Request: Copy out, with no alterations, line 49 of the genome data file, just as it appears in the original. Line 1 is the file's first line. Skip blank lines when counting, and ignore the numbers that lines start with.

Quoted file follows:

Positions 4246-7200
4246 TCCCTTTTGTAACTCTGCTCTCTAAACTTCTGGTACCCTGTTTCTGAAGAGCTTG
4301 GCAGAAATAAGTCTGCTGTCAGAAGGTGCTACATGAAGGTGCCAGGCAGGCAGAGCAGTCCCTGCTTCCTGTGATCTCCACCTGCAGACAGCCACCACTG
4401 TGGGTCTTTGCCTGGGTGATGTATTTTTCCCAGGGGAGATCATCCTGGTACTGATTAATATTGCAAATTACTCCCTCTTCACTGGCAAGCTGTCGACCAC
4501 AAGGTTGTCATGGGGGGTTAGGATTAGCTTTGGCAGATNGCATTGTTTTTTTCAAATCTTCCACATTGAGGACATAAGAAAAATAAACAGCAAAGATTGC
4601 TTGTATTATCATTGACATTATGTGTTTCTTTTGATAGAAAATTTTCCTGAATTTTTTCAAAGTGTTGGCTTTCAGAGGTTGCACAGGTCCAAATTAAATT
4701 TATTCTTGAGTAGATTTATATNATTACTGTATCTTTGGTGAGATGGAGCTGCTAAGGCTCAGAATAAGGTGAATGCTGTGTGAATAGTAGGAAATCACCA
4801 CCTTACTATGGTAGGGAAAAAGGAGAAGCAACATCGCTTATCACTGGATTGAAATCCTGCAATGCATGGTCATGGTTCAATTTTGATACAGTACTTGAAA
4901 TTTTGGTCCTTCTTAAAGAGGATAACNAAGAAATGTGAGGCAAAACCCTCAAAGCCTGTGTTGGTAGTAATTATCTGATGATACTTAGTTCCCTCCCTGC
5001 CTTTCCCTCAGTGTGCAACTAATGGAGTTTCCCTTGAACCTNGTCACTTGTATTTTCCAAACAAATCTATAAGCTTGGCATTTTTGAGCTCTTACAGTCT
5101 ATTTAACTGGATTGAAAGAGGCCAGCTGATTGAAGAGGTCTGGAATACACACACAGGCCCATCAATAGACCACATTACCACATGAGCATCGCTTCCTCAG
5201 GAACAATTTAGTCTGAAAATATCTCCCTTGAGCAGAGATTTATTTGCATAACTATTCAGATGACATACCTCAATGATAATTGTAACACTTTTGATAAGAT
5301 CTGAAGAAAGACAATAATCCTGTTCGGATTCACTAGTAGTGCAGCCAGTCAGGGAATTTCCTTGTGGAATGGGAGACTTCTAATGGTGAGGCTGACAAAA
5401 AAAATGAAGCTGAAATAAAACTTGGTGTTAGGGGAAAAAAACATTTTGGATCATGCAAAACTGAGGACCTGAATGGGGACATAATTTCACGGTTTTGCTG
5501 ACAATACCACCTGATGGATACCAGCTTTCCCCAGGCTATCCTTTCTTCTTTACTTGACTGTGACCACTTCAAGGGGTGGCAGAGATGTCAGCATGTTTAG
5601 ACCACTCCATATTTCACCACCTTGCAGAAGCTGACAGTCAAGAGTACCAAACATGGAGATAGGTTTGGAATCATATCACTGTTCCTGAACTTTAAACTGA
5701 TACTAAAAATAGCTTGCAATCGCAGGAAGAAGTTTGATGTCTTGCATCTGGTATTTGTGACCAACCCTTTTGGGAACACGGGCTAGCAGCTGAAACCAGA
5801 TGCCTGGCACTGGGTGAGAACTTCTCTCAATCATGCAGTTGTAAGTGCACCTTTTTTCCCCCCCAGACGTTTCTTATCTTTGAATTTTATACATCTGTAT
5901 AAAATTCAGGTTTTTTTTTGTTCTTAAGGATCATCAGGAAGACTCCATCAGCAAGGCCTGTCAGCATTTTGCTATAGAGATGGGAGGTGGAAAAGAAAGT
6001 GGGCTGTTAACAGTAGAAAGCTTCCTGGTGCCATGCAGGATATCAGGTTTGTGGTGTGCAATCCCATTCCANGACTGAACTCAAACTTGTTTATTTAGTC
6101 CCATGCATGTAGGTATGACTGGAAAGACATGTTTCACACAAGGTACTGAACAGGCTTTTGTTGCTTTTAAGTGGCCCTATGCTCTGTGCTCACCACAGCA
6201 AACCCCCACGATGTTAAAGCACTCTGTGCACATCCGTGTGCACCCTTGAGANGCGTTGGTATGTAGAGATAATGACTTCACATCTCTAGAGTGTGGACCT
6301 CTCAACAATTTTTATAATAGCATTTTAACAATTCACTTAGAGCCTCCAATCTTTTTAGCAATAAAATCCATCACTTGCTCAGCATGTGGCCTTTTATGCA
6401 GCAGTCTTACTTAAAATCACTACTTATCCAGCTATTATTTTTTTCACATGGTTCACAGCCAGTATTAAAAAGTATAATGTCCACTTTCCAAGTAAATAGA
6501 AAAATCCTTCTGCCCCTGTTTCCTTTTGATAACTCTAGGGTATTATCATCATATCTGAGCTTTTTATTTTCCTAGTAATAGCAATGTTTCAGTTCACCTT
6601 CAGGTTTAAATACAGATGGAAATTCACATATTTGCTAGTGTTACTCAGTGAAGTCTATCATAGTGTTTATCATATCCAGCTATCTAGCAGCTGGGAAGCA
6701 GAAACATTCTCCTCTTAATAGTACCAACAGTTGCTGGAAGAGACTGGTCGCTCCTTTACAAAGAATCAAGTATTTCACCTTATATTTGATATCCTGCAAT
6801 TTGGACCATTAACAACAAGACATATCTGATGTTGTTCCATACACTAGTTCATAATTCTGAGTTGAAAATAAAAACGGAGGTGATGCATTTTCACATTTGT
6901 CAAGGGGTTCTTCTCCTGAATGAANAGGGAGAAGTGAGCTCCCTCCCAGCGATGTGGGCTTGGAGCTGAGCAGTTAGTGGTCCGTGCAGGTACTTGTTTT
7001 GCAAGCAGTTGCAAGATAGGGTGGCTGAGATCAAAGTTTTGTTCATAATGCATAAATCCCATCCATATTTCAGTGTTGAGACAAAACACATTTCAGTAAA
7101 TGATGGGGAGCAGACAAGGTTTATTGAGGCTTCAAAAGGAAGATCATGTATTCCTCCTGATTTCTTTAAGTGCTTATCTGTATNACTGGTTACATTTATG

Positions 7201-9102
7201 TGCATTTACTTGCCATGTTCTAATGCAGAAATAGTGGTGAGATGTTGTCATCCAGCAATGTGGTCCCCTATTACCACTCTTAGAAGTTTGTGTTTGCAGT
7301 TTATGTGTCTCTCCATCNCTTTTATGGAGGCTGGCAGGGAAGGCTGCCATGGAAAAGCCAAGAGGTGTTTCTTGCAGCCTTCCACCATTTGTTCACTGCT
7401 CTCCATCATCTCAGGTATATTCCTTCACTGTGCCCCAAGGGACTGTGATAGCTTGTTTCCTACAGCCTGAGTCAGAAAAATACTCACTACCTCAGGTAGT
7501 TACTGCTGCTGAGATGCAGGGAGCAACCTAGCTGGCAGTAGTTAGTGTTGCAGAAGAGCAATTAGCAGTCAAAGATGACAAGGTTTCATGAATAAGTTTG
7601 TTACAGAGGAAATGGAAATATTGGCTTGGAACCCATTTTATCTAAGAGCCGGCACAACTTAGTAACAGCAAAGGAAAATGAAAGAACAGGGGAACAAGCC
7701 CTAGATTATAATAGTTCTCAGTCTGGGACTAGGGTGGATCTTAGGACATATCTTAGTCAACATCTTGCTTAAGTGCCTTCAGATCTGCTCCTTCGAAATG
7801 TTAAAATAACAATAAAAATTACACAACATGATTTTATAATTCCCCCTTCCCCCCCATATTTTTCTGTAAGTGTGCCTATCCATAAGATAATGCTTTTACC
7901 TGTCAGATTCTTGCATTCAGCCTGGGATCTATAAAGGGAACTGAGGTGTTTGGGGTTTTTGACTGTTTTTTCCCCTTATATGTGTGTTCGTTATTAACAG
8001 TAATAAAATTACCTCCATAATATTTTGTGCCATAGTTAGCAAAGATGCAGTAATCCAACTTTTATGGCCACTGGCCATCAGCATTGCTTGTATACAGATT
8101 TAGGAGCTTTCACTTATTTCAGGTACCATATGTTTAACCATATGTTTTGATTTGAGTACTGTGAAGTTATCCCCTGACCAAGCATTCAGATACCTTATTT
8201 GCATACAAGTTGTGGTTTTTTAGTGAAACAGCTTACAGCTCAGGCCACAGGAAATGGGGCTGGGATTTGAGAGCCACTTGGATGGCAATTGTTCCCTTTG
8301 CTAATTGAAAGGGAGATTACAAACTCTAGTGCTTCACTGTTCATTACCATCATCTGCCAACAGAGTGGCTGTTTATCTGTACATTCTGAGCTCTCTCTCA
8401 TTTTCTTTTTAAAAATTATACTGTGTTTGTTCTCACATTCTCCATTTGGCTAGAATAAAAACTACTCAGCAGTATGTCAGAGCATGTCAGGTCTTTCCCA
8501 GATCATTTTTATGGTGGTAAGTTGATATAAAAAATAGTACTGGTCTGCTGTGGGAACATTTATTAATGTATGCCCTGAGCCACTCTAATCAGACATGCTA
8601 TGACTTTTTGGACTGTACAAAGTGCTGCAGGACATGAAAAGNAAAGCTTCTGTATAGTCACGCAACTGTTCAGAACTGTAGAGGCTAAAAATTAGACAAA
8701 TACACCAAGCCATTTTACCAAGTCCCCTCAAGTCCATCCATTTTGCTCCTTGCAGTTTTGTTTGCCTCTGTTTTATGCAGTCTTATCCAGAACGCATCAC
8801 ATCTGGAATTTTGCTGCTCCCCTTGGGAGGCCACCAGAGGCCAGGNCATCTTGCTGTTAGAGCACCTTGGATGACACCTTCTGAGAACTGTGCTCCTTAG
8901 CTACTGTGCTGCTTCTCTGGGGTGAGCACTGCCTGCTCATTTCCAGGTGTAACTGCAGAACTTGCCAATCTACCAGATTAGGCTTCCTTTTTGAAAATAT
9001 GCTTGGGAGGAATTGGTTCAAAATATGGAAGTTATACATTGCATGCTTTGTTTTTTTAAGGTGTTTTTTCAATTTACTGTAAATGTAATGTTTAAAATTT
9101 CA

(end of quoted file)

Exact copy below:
8801 ATCTGGAATTTTGCTGCTCCCCTTGGGAGGCCACCAGAGGCCAGGNCATCTTGCTGTTAGAGCACCTTGGATGACACCTTCTGAGAACTGTGCTCCTTAG